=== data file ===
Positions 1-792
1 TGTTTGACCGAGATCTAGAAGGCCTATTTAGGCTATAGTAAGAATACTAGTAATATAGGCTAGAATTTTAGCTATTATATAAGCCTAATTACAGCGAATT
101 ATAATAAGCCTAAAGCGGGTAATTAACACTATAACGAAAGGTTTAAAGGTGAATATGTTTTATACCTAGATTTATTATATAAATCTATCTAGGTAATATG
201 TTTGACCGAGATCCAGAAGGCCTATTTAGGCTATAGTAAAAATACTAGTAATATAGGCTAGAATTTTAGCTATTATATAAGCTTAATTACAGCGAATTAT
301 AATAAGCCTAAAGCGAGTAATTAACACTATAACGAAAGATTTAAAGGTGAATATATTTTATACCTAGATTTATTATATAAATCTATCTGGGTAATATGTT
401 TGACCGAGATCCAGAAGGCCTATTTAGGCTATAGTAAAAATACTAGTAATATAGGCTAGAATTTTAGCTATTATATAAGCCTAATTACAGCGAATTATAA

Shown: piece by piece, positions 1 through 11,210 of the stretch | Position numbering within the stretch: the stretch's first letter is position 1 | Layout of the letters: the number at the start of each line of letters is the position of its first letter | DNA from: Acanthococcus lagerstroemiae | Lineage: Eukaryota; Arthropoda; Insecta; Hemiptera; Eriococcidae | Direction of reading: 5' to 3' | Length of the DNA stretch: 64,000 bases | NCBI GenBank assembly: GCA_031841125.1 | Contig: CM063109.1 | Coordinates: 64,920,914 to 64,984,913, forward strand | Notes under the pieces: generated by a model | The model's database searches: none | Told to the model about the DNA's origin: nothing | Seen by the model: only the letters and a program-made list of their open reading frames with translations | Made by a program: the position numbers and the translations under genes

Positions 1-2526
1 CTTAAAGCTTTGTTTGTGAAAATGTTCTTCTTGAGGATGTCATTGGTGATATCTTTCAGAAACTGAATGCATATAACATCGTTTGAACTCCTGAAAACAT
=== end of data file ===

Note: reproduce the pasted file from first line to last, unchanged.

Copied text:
Positions 1-792
1 TGTTTGACCGAGATCTAGAAGGCCTATTTAGGCTATAGTAAGAATACTAGTAATATAGGCTAGAATTTTAGCTATTATATAAGCCTAATTACAGCGAATT
101 ATAATAAGCCTAAAGCGGGTAATTAACACTATAACGAAAGGTTTAAAGGTGAATATGTTTTATACCTAGATTTATTATATAAATCTATCTAGGTAATATG
201 TTTGACCGAGATCCAGAAGGCCTATTTAGGCTATAGTAAAAATACTAGTAATATAGGCTAGAATTTTAGCTATTATATAAGCTTAATTACAGCGAATTAT
301 AATAAGCCTAAAGCGAGTAATTAACACTATAACGAAAGATTTAAAGGTGAATATATTTTATACCTAGATTTATTATATAAATCTATCTGGGTAATATGTT
401 TGACCGAGATCCAGAAGGCCTATTTAGGCTATAGTAAAAATACTAGTAATATAGGCTAGAATTTTAGCTATTATATAAGCCTAATTACAGCGAATTATAA

Shown: piece by piece, positions 1 through 11,210 of the stretch | Position numbering within the stretch: the stretch's first letter is position 1 | Layout of the letters: the number at the start of each line of letters is the position of its first letter | DNA from: Acanthococcus lagerstroemiae | Lineage: Eukaryota; Arthropoda; Insecta; Hemiptera; Eriococcidae | Direction of reading: 5' to 3' | Length of the DNA stretch: 64,000 bases | NCBI GenBank assembly: GCA_031841125.1 | Contig: CM063109.1 | Coordinates: 64,920,914 to 64,984,913, forward strand | Notes under the pieces: generated by a model | The model's database searches: none | Told to the model about the DNA's origin: nothing | Seen by the model: only the letters and a program-made list of their open reading frames with translations | Made by a program: the position numbers and the translations under genes

Positions 1-2526
1 CTTAAAGCTTTGTTTGTGAAAATGTTCTTCTTGAGGATGTCATTGGTGATATCTTTCAGAAACTGAATGCATATAACATCGTTTGAACTCCTGAAAACAT